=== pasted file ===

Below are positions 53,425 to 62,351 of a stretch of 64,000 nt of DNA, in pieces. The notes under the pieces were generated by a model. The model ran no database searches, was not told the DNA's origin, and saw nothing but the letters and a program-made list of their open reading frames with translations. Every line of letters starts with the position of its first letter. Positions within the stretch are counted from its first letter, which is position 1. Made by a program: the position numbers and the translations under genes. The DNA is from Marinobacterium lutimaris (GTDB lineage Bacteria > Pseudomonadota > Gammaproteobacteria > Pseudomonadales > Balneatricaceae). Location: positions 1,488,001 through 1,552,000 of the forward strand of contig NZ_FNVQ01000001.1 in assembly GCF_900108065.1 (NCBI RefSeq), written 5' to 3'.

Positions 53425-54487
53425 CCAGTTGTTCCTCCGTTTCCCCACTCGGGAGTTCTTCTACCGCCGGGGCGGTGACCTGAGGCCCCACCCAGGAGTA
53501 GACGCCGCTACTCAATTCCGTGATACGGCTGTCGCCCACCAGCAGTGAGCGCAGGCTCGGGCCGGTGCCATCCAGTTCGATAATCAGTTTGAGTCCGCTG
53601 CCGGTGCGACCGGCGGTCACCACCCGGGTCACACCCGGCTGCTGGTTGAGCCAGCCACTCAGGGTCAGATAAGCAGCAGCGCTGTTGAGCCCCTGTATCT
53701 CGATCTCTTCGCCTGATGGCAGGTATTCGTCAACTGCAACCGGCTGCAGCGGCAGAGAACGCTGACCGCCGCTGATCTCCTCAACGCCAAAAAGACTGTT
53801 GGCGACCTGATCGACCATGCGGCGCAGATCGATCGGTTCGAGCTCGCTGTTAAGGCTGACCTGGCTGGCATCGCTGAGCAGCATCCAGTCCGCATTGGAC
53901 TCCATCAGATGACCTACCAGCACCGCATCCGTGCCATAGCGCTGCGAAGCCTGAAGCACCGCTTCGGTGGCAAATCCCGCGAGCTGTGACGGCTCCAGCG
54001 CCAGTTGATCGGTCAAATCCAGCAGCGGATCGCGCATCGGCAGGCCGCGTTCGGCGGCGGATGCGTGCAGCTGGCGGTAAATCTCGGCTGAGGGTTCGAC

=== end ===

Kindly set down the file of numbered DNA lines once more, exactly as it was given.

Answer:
Below are positions 53,425 to 62,351 of a stretch of 64,000 nt of DNA, in pieces. The notes under the pieces were generated by a model. The model ran no database searches, was not told the DNA's origin, and saw nothing but the letters and a program-made list of their open reading frames with translations. Every line of letters starts with the position of its first letter. Positions within the stretch are counted from its first letter, which is position 1. Made by a program: the position numbers and the translations under genes. The DNA is from Marinobacterium lutimaris (GTDB lineage Bacteria > Pseudomonadota > Gammaproteobacteria > Pseudomonadales > Balneatricaceae). Location: positions 1,488,001 through 1,552,000 of the forward strand of contig NZ_FNVQ01000001.1 in assembly GCF_900108065.1 (NCBI RefSeq), written 5' to 3'.

Positions 53425-54487
53425 CCAGTTGTTCCTCCGTTTCCCCACTCGGGAGTTCTTCTACCGCCGGGGCGGTGACCTGAGGCCCCACCCAGGAGTA
53501 GACGCCGCTACTCAATTCCGTGATACGGCTGTCGCCCACCAGCAGTGAGCGCAGGCTCGGGCCGGTGCCATCCAGTTCGATAATCAGTTTGAGTCCGCTG
53601 CCGGTGCGACCGGCGGTCACCACCCGGGTCACACCCGGCTGCTGGTTGAGCCAGCCACTCAGGGTCAGATAAGCAGCAGCGCTGTTGAGCCCCTGTATCT
53701 CGATCTCTTCGCCTGATGGCAGGTATTCGTCAACTGCAACCGGCTGCAGCGGCAGAGAACGCTGACCGCCGCTGATCTCCTCAACGCCAAAAAGACTGTT
53801 GGCGACCTGATCGACCATGCGGCGCAGATCGATCGGTTCGAGCTCGCTGTTAAGGCTGACCTGGCTGGCATCGCTGAGCAGCATCCAGTCCGCATTGGAC
53901 TCCATCAGATGACCTACCAGCACCGCATCCGTGCCATAGCGCTGCGAAGCCTGAAGCACCGCTTCGGTGGCAAATCCCGCGAGCTGTGACGGCTCCAGCG
54001 CCAGTTGATCGGTCAAATCCAGCAGCGGATCGCGCATCGGCAGGCCGCGTTCGGCGGCGGATGCGTGCAGCTGGCGGTAAATCTCGGCTGAGGGTTCGAC